I am a single mother. I am the one who takes her to her doctor’s appointments. I’m the one there on the first day of school. I go to the Parent-Teacher conferences and Back to School nights. I take her to dance class and get her ready for recitals. Last year, when my baby girl cut herself deep while cutting a bagel, I’m the one who held her and cried with her, wrapped up her finger, and took her to the ER. I’m the one who knows how she likes her frozen yogurt (with tons of sour gummy worms and a few chunks of mango). I know that her favorite meal is my spinach linguini with sun-ripened tomato Alfredo sauce and chicken. I taught her to ride a bike. I take her to the park to howl at the full moon and have woken her up in the middle of the night to witness a lunar eclipse. “Mommy, it looks like a ball of red clay,” she said. She was five years old. I’ve done all these things alone. I am a single parent. I live this life. It is mine.

When I go away every year to the VONA/Voices workshops (I’ve been there for six consecutive years), I cannot rely on her father to stay with her while I am gone. I rely on family and friends. On my village.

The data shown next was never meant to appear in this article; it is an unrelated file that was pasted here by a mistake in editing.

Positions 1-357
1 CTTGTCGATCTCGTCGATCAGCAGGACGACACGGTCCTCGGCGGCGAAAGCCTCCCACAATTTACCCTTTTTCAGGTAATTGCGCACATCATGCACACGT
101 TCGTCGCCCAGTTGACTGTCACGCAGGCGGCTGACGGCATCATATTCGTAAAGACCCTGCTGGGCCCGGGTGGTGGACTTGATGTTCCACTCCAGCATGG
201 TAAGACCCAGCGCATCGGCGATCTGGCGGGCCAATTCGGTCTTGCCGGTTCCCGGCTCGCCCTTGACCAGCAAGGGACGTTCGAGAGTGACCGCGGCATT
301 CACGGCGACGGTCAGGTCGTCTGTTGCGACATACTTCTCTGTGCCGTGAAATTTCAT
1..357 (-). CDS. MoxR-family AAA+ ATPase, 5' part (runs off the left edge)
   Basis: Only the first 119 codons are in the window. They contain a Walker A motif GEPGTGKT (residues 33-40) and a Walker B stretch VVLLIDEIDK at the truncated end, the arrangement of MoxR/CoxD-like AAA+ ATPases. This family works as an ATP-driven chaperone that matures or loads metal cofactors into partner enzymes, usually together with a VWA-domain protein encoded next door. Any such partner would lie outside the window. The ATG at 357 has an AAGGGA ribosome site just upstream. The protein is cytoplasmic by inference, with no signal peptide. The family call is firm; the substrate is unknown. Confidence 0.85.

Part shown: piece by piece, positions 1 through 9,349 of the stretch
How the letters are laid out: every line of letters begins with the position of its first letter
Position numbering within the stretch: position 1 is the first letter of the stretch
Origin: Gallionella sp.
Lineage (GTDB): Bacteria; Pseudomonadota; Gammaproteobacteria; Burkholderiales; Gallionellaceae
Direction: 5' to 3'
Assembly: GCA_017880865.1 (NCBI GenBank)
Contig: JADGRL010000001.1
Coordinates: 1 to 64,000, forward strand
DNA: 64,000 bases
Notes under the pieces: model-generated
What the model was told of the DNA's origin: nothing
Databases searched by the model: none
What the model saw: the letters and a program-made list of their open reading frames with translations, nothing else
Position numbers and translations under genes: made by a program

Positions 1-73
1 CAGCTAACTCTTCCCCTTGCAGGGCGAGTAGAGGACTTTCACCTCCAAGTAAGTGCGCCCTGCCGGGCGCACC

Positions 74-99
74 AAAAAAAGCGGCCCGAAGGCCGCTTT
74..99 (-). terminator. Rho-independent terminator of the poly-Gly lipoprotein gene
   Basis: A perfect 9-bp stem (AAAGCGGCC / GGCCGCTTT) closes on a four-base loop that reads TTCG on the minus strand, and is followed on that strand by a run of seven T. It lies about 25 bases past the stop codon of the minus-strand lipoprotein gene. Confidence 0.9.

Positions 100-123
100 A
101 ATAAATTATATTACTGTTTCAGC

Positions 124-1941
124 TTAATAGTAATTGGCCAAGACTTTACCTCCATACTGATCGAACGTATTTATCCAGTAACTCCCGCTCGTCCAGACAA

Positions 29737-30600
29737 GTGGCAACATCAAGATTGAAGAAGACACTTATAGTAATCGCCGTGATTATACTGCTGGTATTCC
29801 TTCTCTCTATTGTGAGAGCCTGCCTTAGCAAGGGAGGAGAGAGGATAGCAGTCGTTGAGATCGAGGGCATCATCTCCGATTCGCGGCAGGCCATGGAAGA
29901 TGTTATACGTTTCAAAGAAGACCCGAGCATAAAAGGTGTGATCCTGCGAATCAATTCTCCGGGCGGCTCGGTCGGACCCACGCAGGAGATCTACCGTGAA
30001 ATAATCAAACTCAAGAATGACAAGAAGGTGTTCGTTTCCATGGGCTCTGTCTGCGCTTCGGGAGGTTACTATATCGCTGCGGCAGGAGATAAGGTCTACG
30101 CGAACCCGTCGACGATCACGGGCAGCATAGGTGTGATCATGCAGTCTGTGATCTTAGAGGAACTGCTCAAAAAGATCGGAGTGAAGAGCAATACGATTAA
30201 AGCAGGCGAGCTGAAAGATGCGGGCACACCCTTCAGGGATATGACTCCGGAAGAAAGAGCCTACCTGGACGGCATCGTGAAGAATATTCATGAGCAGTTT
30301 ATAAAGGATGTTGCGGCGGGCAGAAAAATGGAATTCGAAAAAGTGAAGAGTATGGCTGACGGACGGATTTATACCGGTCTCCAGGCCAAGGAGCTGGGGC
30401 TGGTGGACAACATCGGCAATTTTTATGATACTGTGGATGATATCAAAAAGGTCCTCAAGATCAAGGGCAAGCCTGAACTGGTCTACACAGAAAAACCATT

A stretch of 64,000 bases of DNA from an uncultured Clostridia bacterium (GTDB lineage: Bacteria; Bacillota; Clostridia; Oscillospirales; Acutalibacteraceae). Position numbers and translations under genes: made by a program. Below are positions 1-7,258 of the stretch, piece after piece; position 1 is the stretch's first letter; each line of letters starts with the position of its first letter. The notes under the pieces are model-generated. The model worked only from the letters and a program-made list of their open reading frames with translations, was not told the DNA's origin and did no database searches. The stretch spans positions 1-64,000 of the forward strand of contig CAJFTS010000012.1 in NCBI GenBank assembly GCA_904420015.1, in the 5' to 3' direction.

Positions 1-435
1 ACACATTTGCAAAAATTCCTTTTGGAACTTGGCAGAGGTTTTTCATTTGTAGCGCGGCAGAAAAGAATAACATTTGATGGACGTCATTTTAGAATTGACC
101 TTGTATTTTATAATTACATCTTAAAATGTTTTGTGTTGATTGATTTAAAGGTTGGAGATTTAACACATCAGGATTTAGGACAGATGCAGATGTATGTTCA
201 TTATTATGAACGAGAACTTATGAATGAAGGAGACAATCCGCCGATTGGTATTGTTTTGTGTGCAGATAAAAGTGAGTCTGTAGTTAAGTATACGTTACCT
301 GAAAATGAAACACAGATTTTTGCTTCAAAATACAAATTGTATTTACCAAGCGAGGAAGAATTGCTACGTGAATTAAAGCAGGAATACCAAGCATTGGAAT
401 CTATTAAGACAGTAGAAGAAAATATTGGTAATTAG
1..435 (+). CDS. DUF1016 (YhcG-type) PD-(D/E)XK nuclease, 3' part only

A few years ago, my little girl got really sick while I was gone. She was with one of my dearest friends who had to go to work. She called baby daddy. I’d given her his number in the event of an emergency. He said, “Her mother is the one who handles these kind of things.” She said, “She’s 3000 miles away in California.” He repeated, “She’s the one who handles this.” It was four o’clock in the morning in Berkeley. I slept with my phone in case of emergencies like this. I called my aunt who called out sick to take care of my little girl.

This is not fuckin’ co-parenting. This is the life of a single mom. It is fuckin hard.